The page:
Wednesday, July 20, 2011

METHOD - The Sound of One Hand Egg Cracking

Egg legerdemain
If you've ever watched a cooking show or a chef guest spot on a talk or news you've seen it.  That trick of cracking eggs with one hand.
Have you tried it yet?  Well I have.  And after several miserable attempts I actually got the hang of it!

Then after a while I did it so often it became commonplace. I had to raise the bar. I had to keep it fresh so proceeded to teach myself how one hand crack an egg in each hand. Then how to do both at the same time.  That was during a time when there wasn't really a lot else going on for me, so I learned origami and honed some cooking skills. 

There are some tricks to it, at least my version of doing it at any rate. You need a fair amount of dexterity in your fingers, especially the two middle know, the ones Spock uses in his special greeting.  I'll try to explain, and let the pictures tell the tale as well.

But first a bit of a disclaimer.  I don't claim that my method is the "professional" or right way. Nor do I claim you'll never get egg shells in your eggs.  To the contrary!  Most likely for the first several attempts you'll have 'em all over your fingers, in the bowl and where ever else they want to go. Fear not!  This too shall pass.

While you're practicing, make sure you're not just wasting eggs....plan on making something with them, and the sooner the better!  Eggs can go bad quicker when they're no longer in their shells. goes.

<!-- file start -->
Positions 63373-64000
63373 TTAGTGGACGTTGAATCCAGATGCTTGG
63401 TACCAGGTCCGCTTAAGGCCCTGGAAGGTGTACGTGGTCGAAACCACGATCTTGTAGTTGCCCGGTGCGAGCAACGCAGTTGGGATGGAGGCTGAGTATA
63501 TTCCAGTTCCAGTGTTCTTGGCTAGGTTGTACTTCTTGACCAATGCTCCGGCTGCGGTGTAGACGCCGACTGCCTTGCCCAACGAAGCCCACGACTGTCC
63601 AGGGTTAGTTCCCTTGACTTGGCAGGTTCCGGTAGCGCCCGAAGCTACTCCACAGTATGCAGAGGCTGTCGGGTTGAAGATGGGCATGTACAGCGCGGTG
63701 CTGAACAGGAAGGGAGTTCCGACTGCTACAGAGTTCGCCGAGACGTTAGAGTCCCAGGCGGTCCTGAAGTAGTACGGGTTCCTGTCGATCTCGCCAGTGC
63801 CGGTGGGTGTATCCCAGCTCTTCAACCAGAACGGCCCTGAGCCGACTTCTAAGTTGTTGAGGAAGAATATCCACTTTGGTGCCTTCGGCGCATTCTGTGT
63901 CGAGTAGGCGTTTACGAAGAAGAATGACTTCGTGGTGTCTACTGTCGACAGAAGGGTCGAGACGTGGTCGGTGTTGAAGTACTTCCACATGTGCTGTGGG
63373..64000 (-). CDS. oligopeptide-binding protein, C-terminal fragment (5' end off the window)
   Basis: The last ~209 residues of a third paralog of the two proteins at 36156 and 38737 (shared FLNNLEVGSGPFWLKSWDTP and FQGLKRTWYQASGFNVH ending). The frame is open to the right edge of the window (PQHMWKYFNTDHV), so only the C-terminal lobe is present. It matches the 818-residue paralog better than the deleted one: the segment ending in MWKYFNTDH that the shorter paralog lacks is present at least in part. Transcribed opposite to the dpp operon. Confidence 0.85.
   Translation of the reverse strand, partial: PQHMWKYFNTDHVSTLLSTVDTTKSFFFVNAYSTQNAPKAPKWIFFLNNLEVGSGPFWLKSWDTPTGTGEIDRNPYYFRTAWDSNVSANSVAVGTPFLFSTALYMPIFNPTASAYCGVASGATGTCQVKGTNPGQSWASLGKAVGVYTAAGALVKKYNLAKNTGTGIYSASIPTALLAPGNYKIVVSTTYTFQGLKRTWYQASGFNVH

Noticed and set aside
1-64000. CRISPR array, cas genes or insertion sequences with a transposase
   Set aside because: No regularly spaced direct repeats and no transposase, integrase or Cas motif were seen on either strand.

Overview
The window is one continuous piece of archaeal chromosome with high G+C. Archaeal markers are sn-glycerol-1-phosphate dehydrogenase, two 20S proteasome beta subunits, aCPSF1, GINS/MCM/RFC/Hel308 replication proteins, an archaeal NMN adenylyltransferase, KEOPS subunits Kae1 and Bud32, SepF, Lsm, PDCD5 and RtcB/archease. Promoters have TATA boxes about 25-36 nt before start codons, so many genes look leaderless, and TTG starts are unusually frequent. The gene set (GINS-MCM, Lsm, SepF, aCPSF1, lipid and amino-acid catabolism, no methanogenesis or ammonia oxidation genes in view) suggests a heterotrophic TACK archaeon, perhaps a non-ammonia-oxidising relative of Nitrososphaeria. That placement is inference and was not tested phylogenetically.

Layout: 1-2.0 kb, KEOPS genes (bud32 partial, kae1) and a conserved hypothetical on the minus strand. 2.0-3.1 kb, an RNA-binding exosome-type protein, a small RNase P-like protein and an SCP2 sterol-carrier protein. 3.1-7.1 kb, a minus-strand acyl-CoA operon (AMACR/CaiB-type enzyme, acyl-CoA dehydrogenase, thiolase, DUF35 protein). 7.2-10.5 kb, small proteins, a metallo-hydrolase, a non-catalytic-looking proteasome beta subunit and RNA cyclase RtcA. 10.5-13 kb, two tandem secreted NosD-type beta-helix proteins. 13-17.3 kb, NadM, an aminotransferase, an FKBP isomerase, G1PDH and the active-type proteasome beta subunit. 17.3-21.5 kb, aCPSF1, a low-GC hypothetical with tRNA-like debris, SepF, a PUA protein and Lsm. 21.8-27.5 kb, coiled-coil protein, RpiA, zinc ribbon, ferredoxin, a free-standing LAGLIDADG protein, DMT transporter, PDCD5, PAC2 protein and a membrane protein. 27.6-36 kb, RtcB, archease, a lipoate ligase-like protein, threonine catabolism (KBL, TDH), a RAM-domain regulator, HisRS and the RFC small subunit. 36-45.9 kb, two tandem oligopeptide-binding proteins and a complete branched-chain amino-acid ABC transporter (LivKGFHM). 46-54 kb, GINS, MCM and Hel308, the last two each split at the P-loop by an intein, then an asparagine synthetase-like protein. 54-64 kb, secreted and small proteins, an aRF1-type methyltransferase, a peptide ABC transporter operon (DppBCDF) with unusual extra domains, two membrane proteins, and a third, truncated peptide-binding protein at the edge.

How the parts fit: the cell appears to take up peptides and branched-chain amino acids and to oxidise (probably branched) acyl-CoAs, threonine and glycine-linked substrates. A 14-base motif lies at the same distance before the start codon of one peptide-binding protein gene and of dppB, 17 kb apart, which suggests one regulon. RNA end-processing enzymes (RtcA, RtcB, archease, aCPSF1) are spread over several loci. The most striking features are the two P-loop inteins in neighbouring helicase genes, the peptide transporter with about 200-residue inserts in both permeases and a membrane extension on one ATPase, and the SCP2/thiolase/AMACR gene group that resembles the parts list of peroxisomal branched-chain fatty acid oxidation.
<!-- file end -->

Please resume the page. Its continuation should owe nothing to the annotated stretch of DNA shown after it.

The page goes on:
Lightly tap the egg against the bowl
Grasp your egg firmly between your thumb and forefinger.  Tap the egg lightly against the edge of the bowl.  You just want to crack the egg, not have its contents spill out prematurely.

Position egg over center of bowl
Next, lift the egg away from the side of the bowl so it is positioned over the middle of the bowl.  If you look at this next picture you can see how I'm pulling the egg apart primarily  with my ring finger, index (or bad) finger, pointer and thumb.

Guiding egg to split apart
Here's a much  closer shot of the process, showing the little finger and ring finger pulling the egg shell in one direction while the unseen index and pointing finger pull it in the other.  The thumb and palm act as holders. You want to maintain a steady grip. Just be careful!  Don't go using a death grip! Squeeze too hard and you'll end up with egg all over the place.

Egg coming out of shell

In this photo (using my right hand) you can see how I'm pulling the egg shell apart and allowing the innards to spill out.  Yes, my hand gets sticky.  The egg kind of slides past my two middle fingers sometimes, that's hard to avoid.  No matter.  Once you've gotten to this stage, you've done it!  Congratulations!The index and little fingers are doing their part, too; guiding their part of the shell to make the opening wider.

The birth of the egg....or is it re-birth?
Don't worry if you don't get the hang of it right away.  You will with a little practice, then you'll be wowing them in the aisles!  Or at least in the kitchen.  Good luck!


  1. So why would anybody want to do that, unless they just wanted to show off?

  2. Dear Anonymous-
    While showing off can be fun, there are some practical reasons for learning how to crack an egg with one hand.
    Suppose your other hand is busy, or injured....or, like me, you just need to master some dexterous skill as part of your sanity program.
    I'll admit it's not the most critical kitchen skill to learn, but it can be useful...or at least fun.
    Give it a try if you want. Let me know how it goes.